What do you want him able to do?
You probably want him to be able to use an IDE to compile and run code. But he already seems able to do that with the computer he has. I'm not familiar with that language, but I do play with Scratch which looks similar but is aimed a little younger without access to the phone features.
Being a good programmer is generally held to be independent of the language used, even the tools are about speed and error reduction rather than making the finished result better or the user intrinsically better. Since it is unlikely he's got a LOC quota or project deadlines the key feature is keeping him interested. If he puts effort into making computer programs it will happen if he is bitbanging assembly onto bare metal or drawing with labview. I learned some lasting (not always bad) lessons writing on a calculator.
Learning a new computer language is a nice skill to have, one that uses text probably has more longterm potential than an iPhone app, and there are probably more existing patterns and projects for him to look at with a more established language, but what he has is able to exercise the logical manipulation that are the core of programing.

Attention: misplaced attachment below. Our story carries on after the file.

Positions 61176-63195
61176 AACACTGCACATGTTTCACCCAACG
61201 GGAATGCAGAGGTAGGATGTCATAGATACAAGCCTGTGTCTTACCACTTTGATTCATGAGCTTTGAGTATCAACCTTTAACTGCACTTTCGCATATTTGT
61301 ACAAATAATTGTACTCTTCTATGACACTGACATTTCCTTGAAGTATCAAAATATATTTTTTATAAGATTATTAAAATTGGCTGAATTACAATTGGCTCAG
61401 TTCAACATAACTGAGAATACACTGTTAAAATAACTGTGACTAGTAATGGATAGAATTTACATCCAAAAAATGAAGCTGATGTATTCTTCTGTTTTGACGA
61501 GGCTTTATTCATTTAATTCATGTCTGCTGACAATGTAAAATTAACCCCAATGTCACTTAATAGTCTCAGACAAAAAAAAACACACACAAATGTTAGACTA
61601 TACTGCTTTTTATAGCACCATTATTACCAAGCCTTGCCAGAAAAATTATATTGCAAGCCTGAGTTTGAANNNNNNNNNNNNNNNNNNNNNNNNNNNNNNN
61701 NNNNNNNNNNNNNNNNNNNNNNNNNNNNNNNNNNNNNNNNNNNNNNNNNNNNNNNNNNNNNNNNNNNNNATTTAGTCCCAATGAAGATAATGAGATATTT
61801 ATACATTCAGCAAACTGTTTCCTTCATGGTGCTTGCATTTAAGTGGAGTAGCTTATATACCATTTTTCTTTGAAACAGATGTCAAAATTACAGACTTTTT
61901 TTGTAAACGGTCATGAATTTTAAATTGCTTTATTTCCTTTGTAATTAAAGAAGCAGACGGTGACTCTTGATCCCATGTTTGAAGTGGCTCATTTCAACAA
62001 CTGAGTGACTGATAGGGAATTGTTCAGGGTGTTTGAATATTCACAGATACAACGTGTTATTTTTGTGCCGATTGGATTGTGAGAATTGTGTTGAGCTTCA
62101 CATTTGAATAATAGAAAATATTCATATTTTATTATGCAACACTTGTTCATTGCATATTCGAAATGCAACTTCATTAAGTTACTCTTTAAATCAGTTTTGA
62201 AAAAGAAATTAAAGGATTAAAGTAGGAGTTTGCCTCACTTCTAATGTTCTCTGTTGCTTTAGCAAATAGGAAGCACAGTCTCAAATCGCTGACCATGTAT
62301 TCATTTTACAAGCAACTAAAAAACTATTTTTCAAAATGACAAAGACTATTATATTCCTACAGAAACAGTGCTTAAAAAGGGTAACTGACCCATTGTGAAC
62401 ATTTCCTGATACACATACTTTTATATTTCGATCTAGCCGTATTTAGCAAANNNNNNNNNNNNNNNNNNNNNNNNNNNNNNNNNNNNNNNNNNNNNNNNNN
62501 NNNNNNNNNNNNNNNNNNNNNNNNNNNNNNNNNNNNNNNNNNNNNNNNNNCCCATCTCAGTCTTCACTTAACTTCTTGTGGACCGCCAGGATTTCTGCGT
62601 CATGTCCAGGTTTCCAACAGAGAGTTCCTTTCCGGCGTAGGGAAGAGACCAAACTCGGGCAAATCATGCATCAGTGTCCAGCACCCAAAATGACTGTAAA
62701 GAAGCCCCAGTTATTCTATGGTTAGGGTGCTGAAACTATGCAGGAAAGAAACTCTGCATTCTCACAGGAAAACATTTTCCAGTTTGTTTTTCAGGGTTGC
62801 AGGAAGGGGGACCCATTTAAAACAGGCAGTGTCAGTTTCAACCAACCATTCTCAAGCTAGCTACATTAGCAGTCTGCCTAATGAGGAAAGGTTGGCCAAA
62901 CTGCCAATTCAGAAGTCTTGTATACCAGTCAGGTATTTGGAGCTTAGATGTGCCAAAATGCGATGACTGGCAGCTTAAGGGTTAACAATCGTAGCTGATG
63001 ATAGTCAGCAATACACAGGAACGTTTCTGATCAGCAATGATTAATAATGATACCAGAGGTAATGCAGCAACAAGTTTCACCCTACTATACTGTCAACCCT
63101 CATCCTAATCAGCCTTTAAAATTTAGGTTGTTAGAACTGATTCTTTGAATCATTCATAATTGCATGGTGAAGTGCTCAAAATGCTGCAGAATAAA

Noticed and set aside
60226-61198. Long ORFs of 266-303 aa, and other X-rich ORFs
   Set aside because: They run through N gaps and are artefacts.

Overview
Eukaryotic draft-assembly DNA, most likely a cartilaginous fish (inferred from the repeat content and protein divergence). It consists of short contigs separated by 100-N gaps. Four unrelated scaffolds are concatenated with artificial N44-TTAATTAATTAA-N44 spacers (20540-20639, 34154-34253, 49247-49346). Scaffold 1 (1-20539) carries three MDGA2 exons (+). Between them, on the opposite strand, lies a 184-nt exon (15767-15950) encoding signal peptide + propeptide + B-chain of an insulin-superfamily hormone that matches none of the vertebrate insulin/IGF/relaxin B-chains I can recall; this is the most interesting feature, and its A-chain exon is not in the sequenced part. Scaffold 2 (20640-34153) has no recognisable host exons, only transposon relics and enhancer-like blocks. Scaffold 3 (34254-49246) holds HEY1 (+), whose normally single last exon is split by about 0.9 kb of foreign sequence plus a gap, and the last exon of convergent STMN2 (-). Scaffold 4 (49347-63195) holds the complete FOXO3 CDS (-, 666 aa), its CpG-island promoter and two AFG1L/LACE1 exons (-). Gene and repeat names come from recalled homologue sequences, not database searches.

If he still has projects he is excited about within the scope of this program celebrate them. He doesn't necessarily have to do "more advanced levels" to make meaningful programs.
If you want him to be able to do something he can't now pinpoint what that is. Show him how you use a different tool to easily complete a task he's had trouble with. If he bites, and enjoys team programing on your equipment that's the time to consider (with his parents) how to allow him independent practice.
The transition from mostly visual with clear directions of how blocks can connect, to text with limitless possibilities probably shouldn't be left for a 9-year-old to figure out alone. I wouldn't just turn him loose on a new laptop with a Java IDE and call it progress; "it doesn't compile", "what the heck does 'error -44' mean?" is such a frustrating experience I would be quite worried he would give up on the whole thing.
If you or someone else can provide all the support he will need to become competent with the new tools a laptop opens the whole world, but it is a big commitment.